Pine butterfly (Neophasia menapia) outbreak in the Malheur National Forest, Blue Mountains, Oregon : examining patterns of defoliation Public Deposited

http://ir.library.oregonstate.edu/concern/graduate_thesis_or_dissertations/kw52jd04h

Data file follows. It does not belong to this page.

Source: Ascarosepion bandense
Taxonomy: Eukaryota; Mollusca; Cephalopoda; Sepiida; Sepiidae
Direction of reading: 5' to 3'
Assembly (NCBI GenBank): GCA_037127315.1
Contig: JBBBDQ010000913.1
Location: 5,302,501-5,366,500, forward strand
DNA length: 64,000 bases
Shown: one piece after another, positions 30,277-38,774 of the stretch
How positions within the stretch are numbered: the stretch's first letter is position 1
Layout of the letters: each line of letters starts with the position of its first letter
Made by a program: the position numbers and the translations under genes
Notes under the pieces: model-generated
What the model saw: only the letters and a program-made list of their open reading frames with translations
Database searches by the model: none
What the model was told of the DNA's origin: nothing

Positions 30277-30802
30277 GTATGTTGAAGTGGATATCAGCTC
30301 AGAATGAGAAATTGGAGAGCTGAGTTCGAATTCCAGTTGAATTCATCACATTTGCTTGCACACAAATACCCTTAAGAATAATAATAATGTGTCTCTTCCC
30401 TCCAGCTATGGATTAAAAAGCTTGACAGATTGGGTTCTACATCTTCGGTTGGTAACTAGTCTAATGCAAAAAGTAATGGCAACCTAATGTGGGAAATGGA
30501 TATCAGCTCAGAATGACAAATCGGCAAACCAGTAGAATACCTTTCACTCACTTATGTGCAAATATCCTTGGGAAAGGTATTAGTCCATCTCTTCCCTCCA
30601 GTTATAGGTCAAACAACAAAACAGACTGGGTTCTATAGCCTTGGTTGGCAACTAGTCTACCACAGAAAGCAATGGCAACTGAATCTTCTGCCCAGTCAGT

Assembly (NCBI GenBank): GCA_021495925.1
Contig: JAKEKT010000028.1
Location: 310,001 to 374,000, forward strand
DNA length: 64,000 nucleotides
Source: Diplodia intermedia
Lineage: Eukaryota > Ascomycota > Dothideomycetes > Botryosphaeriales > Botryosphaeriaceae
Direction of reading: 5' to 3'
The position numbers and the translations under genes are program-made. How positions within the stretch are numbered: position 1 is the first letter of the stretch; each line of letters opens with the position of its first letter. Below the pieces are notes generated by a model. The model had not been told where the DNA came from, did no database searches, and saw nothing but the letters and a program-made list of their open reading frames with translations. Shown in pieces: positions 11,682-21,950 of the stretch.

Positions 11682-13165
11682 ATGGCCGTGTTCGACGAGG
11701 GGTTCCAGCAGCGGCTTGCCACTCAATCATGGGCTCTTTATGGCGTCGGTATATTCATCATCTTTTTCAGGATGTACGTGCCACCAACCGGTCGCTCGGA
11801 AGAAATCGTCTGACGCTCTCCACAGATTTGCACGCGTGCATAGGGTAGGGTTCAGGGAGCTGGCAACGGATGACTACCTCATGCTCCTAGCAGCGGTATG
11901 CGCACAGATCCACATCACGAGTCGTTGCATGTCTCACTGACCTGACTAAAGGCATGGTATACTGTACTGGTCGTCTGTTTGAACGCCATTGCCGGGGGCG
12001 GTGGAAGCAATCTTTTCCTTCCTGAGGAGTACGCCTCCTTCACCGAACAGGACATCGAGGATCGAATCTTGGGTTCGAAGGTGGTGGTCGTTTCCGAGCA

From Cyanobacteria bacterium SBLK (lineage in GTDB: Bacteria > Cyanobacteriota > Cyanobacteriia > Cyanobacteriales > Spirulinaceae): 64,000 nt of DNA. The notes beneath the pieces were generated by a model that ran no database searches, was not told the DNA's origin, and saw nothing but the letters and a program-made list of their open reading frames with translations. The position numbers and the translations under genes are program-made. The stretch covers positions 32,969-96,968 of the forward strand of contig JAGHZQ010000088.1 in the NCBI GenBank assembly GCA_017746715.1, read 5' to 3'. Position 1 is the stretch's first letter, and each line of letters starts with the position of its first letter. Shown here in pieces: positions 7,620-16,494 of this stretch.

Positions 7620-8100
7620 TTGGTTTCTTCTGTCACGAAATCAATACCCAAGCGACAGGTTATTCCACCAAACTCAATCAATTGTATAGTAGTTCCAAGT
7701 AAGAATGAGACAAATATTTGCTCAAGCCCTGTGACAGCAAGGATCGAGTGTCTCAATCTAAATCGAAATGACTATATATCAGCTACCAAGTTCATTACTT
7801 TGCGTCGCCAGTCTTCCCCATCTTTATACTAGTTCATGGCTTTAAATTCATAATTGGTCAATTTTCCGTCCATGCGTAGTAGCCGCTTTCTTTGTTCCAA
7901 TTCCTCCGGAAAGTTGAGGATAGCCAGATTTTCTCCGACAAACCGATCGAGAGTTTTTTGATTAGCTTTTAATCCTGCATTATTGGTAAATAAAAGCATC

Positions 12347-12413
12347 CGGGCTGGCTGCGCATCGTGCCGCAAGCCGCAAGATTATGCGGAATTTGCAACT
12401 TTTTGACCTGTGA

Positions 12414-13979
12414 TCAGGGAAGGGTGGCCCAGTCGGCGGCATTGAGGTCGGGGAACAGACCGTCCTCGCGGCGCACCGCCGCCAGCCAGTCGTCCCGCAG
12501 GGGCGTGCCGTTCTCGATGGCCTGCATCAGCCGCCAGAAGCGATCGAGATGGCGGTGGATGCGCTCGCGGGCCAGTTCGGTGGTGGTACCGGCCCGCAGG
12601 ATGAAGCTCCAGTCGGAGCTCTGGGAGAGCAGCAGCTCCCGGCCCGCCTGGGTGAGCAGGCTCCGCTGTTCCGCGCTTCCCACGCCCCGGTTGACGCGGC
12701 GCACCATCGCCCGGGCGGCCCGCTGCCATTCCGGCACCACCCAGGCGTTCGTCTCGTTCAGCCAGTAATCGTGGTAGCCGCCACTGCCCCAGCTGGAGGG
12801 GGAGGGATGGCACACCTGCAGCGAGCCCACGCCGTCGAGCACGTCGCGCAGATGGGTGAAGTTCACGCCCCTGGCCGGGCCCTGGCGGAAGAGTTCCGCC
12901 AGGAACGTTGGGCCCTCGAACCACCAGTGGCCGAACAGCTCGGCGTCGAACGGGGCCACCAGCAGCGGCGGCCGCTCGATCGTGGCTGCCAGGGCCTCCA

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  • The pine butterfly (Neophasia menapia C. Felder & R. Felder) (Lepidoptera: Pieridae) is a relatively host-specific defoliator of ponderosa pine (Pinus ponderosa Dougl. ex Laws). From 2008 to 2012, the Malheur National Forest was subject to an outbreak of pine butterfly in ponderosa pine, peaking at ~100,000 ha of forest visibly defoliated in 2011. Silvicultural-based management guidelines have been used to manage stand resilience to other insect defoliators, but guidelines specific to the pine butterfly are currently lacking. The goal of this study is to examine pine butterfly defoliation patterns to relate stand and tree structure characteristics to inform management guidelines. I randomly sampled 25 stands within ponderosa pine forests delineated as heavily defoliated in 2011 by annual forest health aerial surveys. Within each stand I randomly located three transect plots, 10 x 40m, and measured diameter at breast height (DBH), height, and estimated defoliation for the entirety of all trees > 5cm DBH. Data was analyzed using linear mixed effects models to account for all other determinants of defoliation before measuring variables under study. Defoliation averaged 67% for all trees. Stand density index, stand structure, tree crown class, and level within a tree canopy demonstrated no meaningful effects on mean defoliation. I infer from these results that defoliation levels during pine butterfly outbreaks are not influenced by structural or crown characteristics; virtually all available foliage is consumed in these single host-species stands (though note that ~10% of trees studied showed <50% defoliation levels). This suggests that the most relevant factor to managers interested in reducing tree mortality and growth loss may prove to be individual tree health prior to an outbreak. Therefore, standard silvicultural recommendations of thinning ponderosa pine to reduce competition and increase tree vigor and resilience is likely to be a good course in areas that are prone to pine butterfly outbreaks, although the best available information suggests that thinning should not be conducted during an outbreak.
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